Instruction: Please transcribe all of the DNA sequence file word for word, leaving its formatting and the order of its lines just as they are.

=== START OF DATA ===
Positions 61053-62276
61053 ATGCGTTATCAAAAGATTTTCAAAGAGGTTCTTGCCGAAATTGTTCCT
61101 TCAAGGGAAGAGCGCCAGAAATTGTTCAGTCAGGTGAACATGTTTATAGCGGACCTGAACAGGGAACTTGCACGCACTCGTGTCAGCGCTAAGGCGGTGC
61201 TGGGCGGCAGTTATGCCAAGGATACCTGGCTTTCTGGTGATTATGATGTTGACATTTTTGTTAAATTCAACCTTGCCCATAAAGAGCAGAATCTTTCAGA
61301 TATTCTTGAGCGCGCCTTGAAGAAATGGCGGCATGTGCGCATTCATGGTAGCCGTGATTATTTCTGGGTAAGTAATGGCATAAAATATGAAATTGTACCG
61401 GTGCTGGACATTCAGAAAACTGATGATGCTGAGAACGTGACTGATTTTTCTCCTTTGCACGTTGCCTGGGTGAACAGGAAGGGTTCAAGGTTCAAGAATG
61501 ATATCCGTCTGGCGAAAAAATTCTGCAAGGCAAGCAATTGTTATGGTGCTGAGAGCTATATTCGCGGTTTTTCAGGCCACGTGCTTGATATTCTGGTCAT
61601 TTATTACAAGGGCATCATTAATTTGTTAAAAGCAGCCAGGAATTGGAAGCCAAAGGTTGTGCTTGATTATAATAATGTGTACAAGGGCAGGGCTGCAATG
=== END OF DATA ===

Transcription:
Positions 61053-62276
61053 ATGCGTTATCAAAAGATTTTCAAAGAGGTTCTTGCCGAAATTGTTCCT
61101 TCAAGGGAAGAGCGCCAGAAATTGTTCAGTCAGGTGAACATGTTTATAGCGGACCTGAACAGGGAACTTGCACGCACTCGTGTCAGCGCTAAGGCGGTGC
61201 TGGGCGGCAGTTATGCCAAGGATACCTGGCTTTCTGGTGATTATGATGTTGACATTTTTGTTAAATTCAACCTTGCCCATAAAGAGCAGAATCTTTCAGA
61301 TATTCTTGAGCGCGCCTTGAAGAAATGGCGGCATGTGCGCATTCATGGTAGCCGTGATTATTTCTGGGTAAGTAATGGCATAAAATATGAAATTGTACCG
61401 GTGCTGGACATTCAGAAAACTGATGATGCTGAGAACGTGACTGATTTTTCTCCTTTGCACGTTGCCTGGGTGAACAGGAAGGGTTCAAGGTTCAAGAATG
61501 ATATCCGTCTGGCGAAAAAATTCTGCAAGGCAAGCAATTGTTATGGTGCTGAGAGCTATATTCGCGGTTTTTCAGGCCACGTGCTTGATATTCTGGTCAT
61601 TTATTACAAGGGCATCATTAATTTGTTAAAAGCAGCCAGGAATTGGAAGCCAAAGGTTGTGCTTGATTATAATAATGTGTACAAGGGCAGGGCTGCAATG